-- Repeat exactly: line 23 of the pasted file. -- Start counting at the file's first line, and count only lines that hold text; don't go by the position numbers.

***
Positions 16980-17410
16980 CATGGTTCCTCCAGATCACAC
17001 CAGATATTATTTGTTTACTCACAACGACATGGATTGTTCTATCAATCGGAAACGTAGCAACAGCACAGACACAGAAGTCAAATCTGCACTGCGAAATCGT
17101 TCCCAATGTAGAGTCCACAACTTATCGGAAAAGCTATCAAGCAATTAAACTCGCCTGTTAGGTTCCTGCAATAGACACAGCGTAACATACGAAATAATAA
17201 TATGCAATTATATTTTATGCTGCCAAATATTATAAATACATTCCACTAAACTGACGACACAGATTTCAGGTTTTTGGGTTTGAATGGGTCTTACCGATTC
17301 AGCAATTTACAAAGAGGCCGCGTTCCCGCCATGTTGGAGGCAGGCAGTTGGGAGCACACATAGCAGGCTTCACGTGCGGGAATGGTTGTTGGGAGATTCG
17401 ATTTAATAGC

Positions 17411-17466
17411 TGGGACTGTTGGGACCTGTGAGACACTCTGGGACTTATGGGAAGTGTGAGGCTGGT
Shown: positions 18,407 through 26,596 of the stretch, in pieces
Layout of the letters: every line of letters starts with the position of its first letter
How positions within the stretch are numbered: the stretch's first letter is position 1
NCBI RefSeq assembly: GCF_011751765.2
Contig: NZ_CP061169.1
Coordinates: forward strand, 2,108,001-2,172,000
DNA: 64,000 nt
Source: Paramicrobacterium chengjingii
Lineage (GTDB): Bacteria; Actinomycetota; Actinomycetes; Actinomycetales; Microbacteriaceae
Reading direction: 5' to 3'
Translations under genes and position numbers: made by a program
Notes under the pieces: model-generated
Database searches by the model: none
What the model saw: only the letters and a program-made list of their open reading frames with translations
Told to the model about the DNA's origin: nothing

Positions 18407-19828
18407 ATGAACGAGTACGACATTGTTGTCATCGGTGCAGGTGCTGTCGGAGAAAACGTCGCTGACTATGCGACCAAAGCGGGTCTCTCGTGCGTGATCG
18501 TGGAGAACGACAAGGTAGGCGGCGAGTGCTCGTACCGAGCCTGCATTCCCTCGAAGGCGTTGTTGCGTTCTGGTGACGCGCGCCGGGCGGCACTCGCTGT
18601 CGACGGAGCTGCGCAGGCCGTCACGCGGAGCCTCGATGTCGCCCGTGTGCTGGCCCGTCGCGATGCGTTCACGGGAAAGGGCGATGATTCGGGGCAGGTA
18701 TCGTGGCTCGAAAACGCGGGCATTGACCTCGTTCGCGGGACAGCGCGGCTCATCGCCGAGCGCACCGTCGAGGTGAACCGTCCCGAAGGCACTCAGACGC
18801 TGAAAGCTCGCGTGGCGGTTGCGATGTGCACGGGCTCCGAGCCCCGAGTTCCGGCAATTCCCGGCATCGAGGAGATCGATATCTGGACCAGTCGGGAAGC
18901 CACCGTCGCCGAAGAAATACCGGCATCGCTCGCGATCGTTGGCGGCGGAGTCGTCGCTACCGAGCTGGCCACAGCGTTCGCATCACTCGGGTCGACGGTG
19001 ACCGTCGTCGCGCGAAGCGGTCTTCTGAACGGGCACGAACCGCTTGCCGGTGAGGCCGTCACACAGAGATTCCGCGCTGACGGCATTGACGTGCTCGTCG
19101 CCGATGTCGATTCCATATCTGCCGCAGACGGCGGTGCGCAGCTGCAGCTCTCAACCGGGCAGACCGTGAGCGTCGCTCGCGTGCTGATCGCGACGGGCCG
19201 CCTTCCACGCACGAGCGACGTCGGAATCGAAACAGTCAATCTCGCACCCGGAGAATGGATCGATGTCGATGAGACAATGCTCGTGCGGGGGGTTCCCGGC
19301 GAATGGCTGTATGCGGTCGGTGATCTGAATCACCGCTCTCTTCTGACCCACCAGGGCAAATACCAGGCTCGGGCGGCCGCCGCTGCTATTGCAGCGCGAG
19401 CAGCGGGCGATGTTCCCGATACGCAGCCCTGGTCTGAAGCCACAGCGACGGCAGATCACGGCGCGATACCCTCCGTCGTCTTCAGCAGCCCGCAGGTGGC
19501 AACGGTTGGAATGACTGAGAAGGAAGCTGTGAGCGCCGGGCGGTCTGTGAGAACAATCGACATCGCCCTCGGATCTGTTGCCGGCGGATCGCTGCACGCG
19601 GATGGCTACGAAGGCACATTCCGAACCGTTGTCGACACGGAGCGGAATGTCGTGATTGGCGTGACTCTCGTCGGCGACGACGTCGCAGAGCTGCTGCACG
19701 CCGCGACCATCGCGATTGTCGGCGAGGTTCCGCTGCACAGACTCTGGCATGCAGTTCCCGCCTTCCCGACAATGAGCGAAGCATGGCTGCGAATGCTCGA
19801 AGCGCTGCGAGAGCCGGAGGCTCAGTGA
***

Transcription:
What the model saw: only the letters and a program-made list of their open reading frames with translations